For the majority of the affected, the mentioned (house-) projects are neither the peak nor the root of the iceberg that is breaking apart. It does mean the decay of structures and possibilities of organization for a leftist scene though. Each of these projects plays an important role in local structures in their neighbourhood.
Where will FLTI* people looking for contacts and context to organize themselves go without 34 around?
What will become of Dorfplatz if Liebig34 is not around anymore?
How can the square still serve in the fight for Rigaer94 and against the city of the rich?
What is Schillerkiez without Syndikat?
A completely renovated and clean gentrified area with Lunte as the only eyesore?
Where to go after a demonstration in Kreuzberg when Meuterei is gone?
Where can the youth meet when they don’t want commercial stereotypes, be pressured to consume, have some “adults” patronizing and dictating their behavior?
Where when potse and Drugstore are gone?

These projects are all part of a fabric trying to break out of capitalist exploitation logic. Whether they provide space for people to get together and meet, organize uncommercial events where people can educate and inform themselves, or recreational and cultural activities, does not matter. These are all spaces that first and foremost don’t want to partake in a capitalist grid of exploitation, competition, domination and hegemony. With gentrification coming down on these projects we are running into the physical problem of loosing the spaces in which we live, we get together, socialize and organize ourselves. Structures grown in the past decades which have become something many of their users got used to taking for granted. “Where to go now?” , is a sobering question probably running through quite some minds now. The number of targets that will be threatened within the next year is even more appalling and an occurrence we haven’t seen in the last couple of years.

Making the question of Where-to even more unanswerable at first glance.

Nevertheless it’s much more than our spaces that is getting attacked , it’s our political convictions. Certainly subcultures places are equally being exploited for profit in the restructuring of the city, they are however places where people can find support and solidarity. Spaces in which people are coming together and getting active to question and attack prevailing social norms. Places connected not just through their threatened existence but through their open enmity of a system built on capitalism, racism, sexism and other forms of discrimination and thus dependent on states and their apparatus. Thus there seems to only be one valid direction as an answer to the where-to..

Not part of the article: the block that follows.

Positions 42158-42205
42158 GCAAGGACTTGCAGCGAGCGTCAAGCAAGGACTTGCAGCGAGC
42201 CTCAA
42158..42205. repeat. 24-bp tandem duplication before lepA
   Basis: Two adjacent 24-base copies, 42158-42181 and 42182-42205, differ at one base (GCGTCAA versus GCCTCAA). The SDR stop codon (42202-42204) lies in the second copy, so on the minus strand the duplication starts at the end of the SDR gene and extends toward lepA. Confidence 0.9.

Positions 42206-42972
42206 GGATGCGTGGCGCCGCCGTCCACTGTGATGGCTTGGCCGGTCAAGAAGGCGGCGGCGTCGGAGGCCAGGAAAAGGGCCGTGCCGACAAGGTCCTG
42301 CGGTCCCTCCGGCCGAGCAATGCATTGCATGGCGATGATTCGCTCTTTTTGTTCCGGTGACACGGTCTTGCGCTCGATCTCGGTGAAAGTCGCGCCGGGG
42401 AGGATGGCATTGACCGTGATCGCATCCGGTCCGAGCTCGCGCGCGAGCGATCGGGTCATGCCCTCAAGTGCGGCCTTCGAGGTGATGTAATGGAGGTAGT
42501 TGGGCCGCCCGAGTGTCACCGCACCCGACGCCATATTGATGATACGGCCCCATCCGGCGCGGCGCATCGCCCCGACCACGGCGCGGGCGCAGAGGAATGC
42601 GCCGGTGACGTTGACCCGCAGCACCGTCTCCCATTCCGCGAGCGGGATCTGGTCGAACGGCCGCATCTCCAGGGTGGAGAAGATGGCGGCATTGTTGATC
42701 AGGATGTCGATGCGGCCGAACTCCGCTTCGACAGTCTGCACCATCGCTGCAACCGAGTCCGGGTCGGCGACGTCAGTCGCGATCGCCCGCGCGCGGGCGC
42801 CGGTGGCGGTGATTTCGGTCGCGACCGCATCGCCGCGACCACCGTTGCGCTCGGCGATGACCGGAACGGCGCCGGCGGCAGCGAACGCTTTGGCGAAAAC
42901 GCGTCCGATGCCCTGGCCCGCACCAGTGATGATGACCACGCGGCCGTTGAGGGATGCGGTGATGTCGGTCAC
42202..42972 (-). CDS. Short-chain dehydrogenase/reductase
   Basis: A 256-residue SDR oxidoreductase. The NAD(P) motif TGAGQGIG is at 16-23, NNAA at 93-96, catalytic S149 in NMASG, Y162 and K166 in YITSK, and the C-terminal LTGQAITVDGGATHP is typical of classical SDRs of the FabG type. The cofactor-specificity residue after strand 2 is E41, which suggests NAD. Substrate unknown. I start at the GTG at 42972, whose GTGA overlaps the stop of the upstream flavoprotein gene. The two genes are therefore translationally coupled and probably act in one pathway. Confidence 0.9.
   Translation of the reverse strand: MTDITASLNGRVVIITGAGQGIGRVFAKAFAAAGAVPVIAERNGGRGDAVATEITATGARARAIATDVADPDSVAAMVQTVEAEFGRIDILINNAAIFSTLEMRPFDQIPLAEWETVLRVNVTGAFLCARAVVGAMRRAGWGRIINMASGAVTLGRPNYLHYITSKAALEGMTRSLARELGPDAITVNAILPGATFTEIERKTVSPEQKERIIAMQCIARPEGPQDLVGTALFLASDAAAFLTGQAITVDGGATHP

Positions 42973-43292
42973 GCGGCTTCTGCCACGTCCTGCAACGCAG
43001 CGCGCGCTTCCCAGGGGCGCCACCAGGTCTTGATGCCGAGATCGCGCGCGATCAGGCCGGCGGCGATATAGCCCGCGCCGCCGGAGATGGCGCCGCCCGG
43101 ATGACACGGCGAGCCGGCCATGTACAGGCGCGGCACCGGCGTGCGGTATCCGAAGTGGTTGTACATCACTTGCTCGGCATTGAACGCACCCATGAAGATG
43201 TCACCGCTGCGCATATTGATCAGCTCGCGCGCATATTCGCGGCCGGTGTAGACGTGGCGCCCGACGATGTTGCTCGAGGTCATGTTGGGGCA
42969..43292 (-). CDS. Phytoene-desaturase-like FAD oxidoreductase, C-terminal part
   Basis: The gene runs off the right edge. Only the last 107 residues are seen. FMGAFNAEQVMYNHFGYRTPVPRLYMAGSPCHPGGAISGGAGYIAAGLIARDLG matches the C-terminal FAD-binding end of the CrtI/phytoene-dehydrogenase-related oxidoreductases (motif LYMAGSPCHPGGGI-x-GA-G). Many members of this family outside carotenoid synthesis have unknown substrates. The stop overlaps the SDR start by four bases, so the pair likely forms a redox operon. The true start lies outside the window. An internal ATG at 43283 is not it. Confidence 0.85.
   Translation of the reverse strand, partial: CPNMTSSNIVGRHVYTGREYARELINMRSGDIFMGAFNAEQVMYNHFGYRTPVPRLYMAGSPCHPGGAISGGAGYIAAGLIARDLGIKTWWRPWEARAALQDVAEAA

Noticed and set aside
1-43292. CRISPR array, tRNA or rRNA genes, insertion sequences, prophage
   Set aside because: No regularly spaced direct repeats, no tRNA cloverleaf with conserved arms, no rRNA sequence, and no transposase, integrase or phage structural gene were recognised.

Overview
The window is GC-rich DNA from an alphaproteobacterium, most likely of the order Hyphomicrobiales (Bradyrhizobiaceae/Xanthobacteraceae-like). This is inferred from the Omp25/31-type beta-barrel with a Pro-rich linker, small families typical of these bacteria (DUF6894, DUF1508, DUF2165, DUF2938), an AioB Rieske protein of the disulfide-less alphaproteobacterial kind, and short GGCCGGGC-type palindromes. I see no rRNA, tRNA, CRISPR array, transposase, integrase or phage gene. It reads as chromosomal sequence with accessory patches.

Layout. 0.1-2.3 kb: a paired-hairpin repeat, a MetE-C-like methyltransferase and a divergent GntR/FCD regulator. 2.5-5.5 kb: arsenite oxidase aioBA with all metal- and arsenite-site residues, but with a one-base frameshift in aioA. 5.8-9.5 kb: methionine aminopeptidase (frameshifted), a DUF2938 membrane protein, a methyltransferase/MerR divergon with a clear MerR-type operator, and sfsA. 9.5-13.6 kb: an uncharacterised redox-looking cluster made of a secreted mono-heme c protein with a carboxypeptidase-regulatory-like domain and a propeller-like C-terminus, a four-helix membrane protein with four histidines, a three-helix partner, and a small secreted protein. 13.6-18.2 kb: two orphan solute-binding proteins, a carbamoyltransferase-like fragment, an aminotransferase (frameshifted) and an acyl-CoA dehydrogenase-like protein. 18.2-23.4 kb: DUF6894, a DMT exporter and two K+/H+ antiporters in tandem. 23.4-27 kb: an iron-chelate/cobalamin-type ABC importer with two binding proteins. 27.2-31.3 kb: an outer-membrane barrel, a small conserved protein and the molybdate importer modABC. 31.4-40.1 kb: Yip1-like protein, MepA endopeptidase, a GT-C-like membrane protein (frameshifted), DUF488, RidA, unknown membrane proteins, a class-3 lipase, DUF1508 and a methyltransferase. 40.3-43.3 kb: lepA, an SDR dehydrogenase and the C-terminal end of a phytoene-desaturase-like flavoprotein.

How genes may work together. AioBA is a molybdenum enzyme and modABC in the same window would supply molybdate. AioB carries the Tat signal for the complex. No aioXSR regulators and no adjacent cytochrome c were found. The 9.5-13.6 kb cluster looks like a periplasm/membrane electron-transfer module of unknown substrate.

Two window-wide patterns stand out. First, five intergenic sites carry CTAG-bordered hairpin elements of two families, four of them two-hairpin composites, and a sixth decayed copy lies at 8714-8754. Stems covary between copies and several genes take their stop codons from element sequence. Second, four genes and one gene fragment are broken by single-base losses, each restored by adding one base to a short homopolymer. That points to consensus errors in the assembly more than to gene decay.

As the Interkiezionale¹ we see it as an utter necessity to join forces to fight for the preservation of these spaces- so the year 2019 wont be eviction-fated. All actors shall get to fear our rage and realize they cannot do any step unseen and unresisted. Our means can be as manifold and varied as the actors. (This comment is a neat little collecting of some targets and measures.) None of the evictions should happen and if they do only at a steep price. Whether it is a court order for an eviction, a raid or another attack, any attack is an attack on all of us, and can not go unanswered. In this process we think it is important not to just wait for a DayX but take a step forward and make use of the time in which we can choose freely when, how and where we get active. Let’s get creative decentraly
We call to raise the pressure.

May the year 2019 be a decisive year for us winning this fight!

The die has not been cast yet

We will all stay irreconcilable

¹The Interkiezionale understands itself as a group, independent of the threatened projects, seeking to organize a conjoint defense and work towards a reality in which we can put our forces together to get closer to our ultimate goals of liberation

Groups in Berlin
Events in Berlin

Groups in Germany
Events in Germany

Amsterdam: ADM claims “eviction is cancelled by United Nations’ Human Rights Committee”

We received great news that the United Nations will stand up for our rights, yeah!

This is the statement of our wonderful Human Right’s lawyer Electra Leda Koutra:

“Great great news for “free spaces” across the world. Fulfillment and relief (for now). The ADM Amsterdam stays!!! NO EVICTION TO ANY SPACE THAT DOES NOT RESPECT INTERNATIONAL STANDARDS CAN TAKE PLACE. The Complaint of 60 ADMers has been communicated to the Dutch Government with request for observations that have to be submitted until 26 June 2019. Then we will comment on them.
The Amsterdam Municipality had adopted a superficial “law and order” approach, based on the final decision of the High Court which was ordering their eviction. However, the Municipality obviously disregarded its own obligation, as regional government, under international law to ensure that an eviction is compatible with international standards and showed intolerance to the applicants’ socio-cultural minority status and the need for relocation of the whole community as a whole (unregistered residents and house boat residents too) in “a site better than the current one”. Not temporarily, but permanently. Taking into account the needs of individuals and the community. Making “consequences’ assessments” which take into account individual circumstances, such as disability of some community members. With respect to their fundamental rights, their culture, their need for a space allowing enhanced freedom of expression. I am certain that the Municipality’s cynical stance, as also expressed in the Council Meeting of 20/12, contributed to the indication of an interim measure by the UN.